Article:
August 2020
Backgrounder
Municipal Implications

Municipalities have been crucial partners in Ontario’s COVID-19 response, including in child care.  In Ontario, the costs of child care programs are shared by the provincial and municipal governments. Municipal governments and District Social Service Administration Boards (DSSABs) play a significant role in funding, planning, managing, and in some cases, directly delivering child care programs.
 
Mandatory closures due to the COVID-19 pandemic have had a big impact on child care and early learning services. In response, the provincial government announced its Sustainability Plan on May 9, 2020 to protect much needed child care spots across the province. The plan is for municipal service system managers to provide funding to help licensed child care services and EarlyON Child and Family Centres avoid bankruptcies and permanent closures. During the emergency situation, the Province also funded emergency child care to support essential frontline workers in communities.
 
Emergency child care ended on June 26, 2020 as child care centres in the province were allowed to reopen at a reduced capacity, with fewer children and stricter health and safety protocols. The reopening funding model is intended to cover costs when operating expenses are higher and revenue from parent fees is lower.  Beginning July 27, 2020, the provincial government permitted child care centres to operate with cohorts of 15 children, an increase from the previous cap of ten. This change was made to allow more parents to return to work.  In September, the government is supporting a full return to the pre-COVID-19 capacity.  The federal government is also contributing funding that will help with the additional costs incurred during the pandemic.  A combined provincial-federal investment of $234.6 million through the Safe Restart Agreement will help child cares open and operate safely for children and their families.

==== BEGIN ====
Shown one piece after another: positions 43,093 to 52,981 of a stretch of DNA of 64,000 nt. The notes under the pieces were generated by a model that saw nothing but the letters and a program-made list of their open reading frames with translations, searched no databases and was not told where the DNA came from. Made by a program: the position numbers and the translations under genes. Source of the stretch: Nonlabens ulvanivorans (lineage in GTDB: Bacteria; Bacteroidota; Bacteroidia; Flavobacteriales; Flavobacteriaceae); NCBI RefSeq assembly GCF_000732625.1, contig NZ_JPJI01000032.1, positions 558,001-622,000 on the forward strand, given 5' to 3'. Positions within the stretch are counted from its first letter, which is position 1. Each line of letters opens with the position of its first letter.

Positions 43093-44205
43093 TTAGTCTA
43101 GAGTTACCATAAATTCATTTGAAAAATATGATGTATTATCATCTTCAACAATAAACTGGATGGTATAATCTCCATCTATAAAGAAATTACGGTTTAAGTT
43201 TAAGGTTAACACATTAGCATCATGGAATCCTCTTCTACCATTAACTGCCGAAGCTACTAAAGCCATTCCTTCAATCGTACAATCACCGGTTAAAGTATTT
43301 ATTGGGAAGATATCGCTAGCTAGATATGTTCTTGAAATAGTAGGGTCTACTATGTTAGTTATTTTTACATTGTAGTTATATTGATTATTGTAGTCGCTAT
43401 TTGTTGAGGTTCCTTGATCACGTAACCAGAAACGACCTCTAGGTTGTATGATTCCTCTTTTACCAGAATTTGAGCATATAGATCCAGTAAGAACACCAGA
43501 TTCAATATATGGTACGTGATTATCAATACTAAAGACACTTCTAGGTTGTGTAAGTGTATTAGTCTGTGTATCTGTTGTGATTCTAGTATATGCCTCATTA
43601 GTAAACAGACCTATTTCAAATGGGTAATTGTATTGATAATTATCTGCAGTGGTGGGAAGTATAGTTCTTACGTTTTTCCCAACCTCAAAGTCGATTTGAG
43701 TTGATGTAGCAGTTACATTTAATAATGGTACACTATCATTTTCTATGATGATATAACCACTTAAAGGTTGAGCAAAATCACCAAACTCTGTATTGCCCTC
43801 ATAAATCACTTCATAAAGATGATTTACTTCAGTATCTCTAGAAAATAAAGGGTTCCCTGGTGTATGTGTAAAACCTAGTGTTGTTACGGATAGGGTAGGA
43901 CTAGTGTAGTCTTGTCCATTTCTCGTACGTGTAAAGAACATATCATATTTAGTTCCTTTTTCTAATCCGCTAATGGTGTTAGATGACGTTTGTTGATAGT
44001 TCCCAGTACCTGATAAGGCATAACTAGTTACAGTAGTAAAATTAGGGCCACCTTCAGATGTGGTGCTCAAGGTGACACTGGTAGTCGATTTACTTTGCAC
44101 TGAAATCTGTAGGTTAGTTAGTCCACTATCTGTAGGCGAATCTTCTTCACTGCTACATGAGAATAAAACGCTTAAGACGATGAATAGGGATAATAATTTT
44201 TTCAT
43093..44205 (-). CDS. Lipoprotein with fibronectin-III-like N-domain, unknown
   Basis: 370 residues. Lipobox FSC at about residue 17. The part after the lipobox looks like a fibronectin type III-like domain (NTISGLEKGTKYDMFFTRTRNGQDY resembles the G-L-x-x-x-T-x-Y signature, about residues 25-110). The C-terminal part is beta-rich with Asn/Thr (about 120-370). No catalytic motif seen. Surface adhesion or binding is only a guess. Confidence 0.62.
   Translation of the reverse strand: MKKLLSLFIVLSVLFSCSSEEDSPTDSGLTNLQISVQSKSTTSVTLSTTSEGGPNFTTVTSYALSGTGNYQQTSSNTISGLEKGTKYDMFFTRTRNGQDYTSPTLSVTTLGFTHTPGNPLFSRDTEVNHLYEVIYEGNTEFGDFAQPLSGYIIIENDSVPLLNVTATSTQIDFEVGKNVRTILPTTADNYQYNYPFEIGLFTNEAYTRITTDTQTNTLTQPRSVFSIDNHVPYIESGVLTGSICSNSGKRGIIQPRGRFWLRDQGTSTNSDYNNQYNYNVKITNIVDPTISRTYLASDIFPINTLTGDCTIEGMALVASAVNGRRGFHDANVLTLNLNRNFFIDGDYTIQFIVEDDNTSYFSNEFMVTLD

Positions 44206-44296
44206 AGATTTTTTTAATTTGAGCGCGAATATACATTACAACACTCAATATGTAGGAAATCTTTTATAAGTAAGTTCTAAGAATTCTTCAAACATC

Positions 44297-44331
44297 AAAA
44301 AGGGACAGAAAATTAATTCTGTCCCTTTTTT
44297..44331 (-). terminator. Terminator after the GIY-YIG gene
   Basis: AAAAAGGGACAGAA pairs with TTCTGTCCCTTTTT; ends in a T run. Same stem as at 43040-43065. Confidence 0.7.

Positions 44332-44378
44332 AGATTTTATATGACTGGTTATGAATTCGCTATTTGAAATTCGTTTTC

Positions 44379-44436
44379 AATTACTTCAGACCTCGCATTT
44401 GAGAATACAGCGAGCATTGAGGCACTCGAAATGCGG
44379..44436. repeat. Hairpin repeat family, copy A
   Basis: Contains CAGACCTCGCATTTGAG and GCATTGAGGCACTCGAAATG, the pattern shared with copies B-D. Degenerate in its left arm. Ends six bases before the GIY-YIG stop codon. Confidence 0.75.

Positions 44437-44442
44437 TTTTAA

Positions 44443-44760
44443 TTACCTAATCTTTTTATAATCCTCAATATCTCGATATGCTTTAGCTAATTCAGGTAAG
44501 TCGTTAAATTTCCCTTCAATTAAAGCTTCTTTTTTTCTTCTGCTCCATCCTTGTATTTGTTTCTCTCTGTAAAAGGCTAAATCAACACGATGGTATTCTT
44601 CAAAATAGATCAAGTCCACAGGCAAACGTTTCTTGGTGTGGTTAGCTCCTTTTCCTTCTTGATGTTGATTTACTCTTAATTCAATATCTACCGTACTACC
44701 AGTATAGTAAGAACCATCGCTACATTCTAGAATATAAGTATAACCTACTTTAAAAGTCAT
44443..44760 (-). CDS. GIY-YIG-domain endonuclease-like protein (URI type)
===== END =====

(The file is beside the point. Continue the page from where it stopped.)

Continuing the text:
It remains to be seen whether the operating funding will be enough to keep child care centres sustainable over the course of the reopening phases, and whether municipal costs will increase. AMO is monitoring so that it does not cause undue hardship to municipal budgets, which are already under a massive strain due to increased costs and revenue loss brought on by COVID.
 
Background

If funded adequately, child care can play a key role in Ontario’s economic recovery from COVID-19. Maintaining existing child care spots has been essential to allowing parents to return to the workplace.  Maintaining employment in the child care sector is also key to recovery, especially in northern and rural communities where child care systems can help attract and retain the skilled workforce needed to grow local economies.  Further, child care can help reduce poverty and is essential for early childhood development, leading to improved educational outcomes and a stronger labour force in the long term.  The government is also reviewing the effectiveness of the Child Care and Early Years Act, 2014. AMO will continue to provide input to ensure child care and early years programming in Ontario is prioritized during the COVID-19 recovery phase and into the future.